The Ickabog: How and where to read JK Rowling's new novel for free
Rowling will host The Ickabog on this new website with anywhere from “a chapter (or two, or three)” being published at a time, according to the author’s note.
Renowned author JK Rowling will stagger the release of her new novel for children titled 'The Ickabog' over the next seven weeks, publishing the book in tiny chapters online and making it available for free. With the world under lockdown, the move is seen as a both empathetic and strategic, considering the book sales are bound to be less in the upcoming few months.
The first two chapters of The Ickabog are available for free here:https://t.co/afFEfRQQ5C— J.K. Rowling (@jk_rowling) May 26, 2020
Rowling will host The Ickabog on this new website with anywhere from “a chapter (or two, or three)” being published at a time, according to the author’s note. The first two chapters are already available, and although there’s no description of what the story entails, The Ickabog seems to have more in common with traditional fairy tales. Picture faraway kingdoms with lords and kings. According to her, the idea for Ickabog came to her while she was writing her wildly successful Harry Potter series even though she claims her new novel isn't realted to magic.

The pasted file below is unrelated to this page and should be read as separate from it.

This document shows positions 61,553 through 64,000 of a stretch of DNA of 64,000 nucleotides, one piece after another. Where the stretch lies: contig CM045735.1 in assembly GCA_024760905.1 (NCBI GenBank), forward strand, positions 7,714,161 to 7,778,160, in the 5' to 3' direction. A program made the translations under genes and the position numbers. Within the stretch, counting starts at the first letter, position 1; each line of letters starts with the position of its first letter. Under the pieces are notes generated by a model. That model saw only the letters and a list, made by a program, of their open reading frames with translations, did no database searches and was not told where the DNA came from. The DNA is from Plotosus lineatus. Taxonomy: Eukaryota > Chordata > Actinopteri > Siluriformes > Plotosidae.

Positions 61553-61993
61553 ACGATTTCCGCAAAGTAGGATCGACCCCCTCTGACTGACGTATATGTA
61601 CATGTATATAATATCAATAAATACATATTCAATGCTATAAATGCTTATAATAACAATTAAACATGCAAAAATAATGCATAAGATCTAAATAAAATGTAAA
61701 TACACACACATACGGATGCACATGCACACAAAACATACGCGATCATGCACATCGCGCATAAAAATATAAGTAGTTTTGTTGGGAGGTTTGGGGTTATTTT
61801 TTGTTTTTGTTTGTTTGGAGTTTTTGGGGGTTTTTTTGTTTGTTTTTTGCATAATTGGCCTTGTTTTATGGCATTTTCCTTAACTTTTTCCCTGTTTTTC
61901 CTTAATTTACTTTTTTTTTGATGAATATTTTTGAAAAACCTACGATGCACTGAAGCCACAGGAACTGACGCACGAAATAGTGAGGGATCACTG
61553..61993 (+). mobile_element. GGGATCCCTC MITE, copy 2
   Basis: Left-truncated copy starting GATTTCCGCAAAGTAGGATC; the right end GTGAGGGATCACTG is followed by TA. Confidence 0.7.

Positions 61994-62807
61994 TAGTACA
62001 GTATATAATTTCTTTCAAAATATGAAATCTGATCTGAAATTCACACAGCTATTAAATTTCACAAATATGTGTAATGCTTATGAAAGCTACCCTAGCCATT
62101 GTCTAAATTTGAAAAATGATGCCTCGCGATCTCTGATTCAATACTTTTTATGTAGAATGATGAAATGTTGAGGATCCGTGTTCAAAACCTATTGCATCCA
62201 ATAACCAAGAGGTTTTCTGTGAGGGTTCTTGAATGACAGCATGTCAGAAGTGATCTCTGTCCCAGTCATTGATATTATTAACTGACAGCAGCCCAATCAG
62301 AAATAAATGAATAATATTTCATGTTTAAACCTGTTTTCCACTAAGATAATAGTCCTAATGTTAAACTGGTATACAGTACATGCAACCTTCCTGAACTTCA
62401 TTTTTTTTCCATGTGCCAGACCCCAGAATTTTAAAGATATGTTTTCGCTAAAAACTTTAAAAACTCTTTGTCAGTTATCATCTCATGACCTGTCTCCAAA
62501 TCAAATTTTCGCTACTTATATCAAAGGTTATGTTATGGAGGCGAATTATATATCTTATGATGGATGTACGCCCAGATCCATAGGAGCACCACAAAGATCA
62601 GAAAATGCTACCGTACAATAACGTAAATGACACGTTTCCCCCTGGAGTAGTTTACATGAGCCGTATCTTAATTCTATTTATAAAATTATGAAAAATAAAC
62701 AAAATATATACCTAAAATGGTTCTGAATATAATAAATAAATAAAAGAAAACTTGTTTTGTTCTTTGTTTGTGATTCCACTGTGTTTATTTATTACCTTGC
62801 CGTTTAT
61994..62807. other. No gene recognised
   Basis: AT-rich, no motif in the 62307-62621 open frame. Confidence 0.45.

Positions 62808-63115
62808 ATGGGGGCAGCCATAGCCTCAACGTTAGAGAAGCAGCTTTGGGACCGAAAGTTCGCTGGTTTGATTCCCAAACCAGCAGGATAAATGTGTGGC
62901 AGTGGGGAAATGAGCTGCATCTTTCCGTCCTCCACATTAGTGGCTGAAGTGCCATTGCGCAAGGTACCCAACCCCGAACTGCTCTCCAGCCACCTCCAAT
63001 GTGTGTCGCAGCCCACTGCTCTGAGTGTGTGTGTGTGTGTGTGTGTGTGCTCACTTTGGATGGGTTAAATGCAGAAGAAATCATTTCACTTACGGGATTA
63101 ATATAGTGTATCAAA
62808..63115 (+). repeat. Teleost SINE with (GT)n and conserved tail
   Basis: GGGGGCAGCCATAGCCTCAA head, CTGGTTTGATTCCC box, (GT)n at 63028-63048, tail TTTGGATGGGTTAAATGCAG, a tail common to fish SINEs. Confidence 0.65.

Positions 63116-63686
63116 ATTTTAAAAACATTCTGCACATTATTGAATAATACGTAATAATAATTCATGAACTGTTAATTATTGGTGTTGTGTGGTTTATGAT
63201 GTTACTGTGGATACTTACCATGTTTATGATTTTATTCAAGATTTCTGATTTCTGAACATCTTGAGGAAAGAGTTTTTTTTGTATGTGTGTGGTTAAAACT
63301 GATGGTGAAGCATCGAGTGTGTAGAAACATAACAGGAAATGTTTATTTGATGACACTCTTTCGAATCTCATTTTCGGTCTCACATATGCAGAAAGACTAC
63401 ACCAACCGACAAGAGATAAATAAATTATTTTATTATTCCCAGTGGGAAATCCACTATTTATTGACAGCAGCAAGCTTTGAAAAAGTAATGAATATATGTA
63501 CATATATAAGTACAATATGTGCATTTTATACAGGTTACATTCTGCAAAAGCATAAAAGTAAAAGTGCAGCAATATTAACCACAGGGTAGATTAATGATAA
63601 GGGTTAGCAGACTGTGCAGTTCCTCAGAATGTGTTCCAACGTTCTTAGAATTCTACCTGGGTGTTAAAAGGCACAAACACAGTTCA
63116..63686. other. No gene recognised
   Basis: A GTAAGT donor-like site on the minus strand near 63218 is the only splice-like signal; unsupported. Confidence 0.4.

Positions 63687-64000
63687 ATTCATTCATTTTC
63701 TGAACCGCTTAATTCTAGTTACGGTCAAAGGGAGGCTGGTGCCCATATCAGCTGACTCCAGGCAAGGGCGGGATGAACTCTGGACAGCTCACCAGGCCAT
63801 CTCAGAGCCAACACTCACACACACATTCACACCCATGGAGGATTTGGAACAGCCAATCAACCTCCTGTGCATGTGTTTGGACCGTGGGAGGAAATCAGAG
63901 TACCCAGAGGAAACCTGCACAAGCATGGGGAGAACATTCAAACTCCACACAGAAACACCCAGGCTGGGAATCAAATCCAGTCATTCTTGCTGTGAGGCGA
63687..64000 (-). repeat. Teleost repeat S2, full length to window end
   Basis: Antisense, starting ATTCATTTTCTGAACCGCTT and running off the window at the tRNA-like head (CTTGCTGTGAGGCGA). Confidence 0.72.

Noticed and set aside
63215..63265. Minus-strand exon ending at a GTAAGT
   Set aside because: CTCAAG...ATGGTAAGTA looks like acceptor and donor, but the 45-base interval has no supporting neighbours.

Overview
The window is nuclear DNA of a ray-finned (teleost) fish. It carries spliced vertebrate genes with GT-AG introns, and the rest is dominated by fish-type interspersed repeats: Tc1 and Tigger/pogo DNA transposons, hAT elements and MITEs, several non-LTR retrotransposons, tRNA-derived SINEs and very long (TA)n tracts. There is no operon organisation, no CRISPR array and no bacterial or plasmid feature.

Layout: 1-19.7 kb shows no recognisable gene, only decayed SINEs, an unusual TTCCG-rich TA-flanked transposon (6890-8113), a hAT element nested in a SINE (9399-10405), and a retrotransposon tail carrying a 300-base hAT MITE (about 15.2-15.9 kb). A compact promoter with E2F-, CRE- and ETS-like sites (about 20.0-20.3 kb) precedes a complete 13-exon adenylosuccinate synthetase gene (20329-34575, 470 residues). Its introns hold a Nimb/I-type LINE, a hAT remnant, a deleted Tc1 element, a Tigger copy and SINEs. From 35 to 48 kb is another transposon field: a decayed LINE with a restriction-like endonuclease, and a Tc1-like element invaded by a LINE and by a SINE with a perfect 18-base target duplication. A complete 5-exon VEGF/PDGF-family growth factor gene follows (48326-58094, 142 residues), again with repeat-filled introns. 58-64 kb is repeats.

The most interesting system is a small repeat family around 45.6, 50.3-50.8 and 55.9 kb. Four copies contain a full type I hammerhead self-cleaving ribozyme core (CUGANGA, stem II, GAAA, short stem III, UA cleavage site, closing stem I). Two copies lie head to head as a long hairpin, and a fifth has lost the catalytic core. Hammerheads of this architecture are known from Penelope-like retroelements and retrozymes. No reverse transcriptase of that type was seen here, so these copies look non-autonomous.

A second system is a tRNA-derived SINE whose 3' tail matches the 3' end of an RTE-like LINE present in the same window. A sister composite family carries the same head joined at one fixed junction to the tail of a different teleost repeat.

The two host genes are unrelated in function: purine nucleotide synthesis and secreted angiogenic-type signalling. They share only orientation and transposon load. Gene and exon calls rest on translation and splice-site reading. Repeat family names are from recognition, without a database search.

“It isn’t Harry Potter and it doesn’t include magic,” Rowling wrote. “This is an entirely different story.”
According to reports, The Ickabog seemingly came into existence in typical Rowling fashion: she came up with the idea “a long time ago and read it to my two younger children chapter by chapter each night while I was working on it.” When the time came to publish The Ickabog, Rowling decided to “put out a book for adults instead, which is how The Ickabog ended up in the attic.” During the pandemic, Rowling dug out the book from her collections and decided to release it online.
“The Ickabog is a story about truth and the abuse of power,” Rowling said on her personal website. “To forestall one obvious question: the idea came to me well over a decade ago, so it isn’t intended to be read as a response to anything that’s happening in the world right now. The themes are timeless and could apply to any era or any country.”
Interestingly, Rowling has also asked children to contribute artwork for the story. In her announcement post, she noted that it’s an official competition being run by Scholastic -- the publisher --- and people entering could see their artwork in a printed version of the book, which is due out later this year. After The Ickabog’s initial run online and probably in time for a post-coronavirus world, Scholastic will publish it in traditional formats, including as a book, ebook, and audiobook.